Significantly, employees (librarians) may express displeasure if expected cultural norms, values and expectations are not met. These expectations are fundamental and to a large extent determine their staying in the academic libraries or leaving for other jobs. These include but not limited to working environment, remuneration (salaries and wages), promotion, fair treatment, attitude of employer, belief, value and carrier development. A study by Cappelli (2000) revealed that there are some factors that play critical role in retaining employee in organizations including job design and customization and encouraging social bond among workers. According to Irshad (2012), some of the factors that can affect employees’ retention in organization aregrowth opportunities, work environment, balance in work-life, organizational fairness and existing policy on staff leave. Therefore, it implies thatturnover intentionsdecrease when a job meets the value, expectation and standard, and would stimulate commitment and performance. The level of turnover intentions of librarians decreases if their expectations from the university library are wholesome, and increases if they are not favourable.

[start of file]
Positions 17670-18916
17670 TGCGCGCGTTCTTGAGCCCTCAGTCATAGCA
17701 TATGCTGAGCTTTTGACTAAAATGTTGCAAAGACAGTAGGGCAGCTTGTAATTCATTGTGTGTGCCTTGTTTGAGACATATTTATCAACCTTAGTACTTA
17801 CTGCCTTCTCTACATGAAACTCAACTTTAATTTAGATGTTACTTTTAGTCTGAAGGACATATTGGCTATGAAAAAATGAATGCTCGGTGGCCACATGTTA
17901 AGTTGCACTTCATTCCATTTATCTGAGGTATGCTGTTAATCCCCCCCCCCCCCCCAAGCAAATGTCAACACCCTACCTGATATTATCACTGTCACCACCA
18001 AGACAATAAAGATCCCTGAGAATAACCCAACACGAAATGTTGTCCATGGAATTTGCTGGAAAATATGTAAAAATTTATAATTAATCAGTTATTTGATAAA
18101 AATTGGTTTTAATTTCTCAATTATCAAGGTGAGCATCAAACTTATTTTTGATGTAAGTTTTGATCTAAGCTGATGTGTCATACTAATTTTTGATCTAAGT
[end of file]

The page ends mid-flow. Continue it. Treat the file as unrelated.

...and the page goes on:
In the library profession, human and capital resources are in high demand to manage sensitive sections and functions of the academic libraries. Okoro, et al (2014) emphasized that the growth and stability of a nation’s economy are dependent on available human and capital resources. According to Fapohunda (2011), a dearth in the varied type of human capital will result in physical capital not being productively utilized. Arguing on retaining employees, Fapohunda (2011); Bello and Mansor (2013) emphasize that mentoring is a way of retaining and maintaining manpower in any organization. Mentoring is the act of growing, tutoring, encouraging, training, coaching, inspiring, teaching, motivating and sharing with protégé knowledge to succeed in a profession.
The survival of academic libraries in a highly competitive world depends on mentoring of protégé (Seeger, 2008). According to Bello and Mansor (2013), mentoring as career development model which helps in the development of skill among workers, career growth andself-belief. Moreso, mentoring of librarians would contribute immensely to the growth and development of the academic libraries. Mentoring is a tool to nurture and grow people (Fapohunda, 2011), while instilling in them skills and knowledge to avert turnover intentions. Furthermore, mentoring is a programme of activities designed to train, encourage and retain skilled personnel in any organization prepared by a mentor for a mentee. Such programme requires the mentor and mentee’s participation to prepare the mentee for a higher assignment in his career.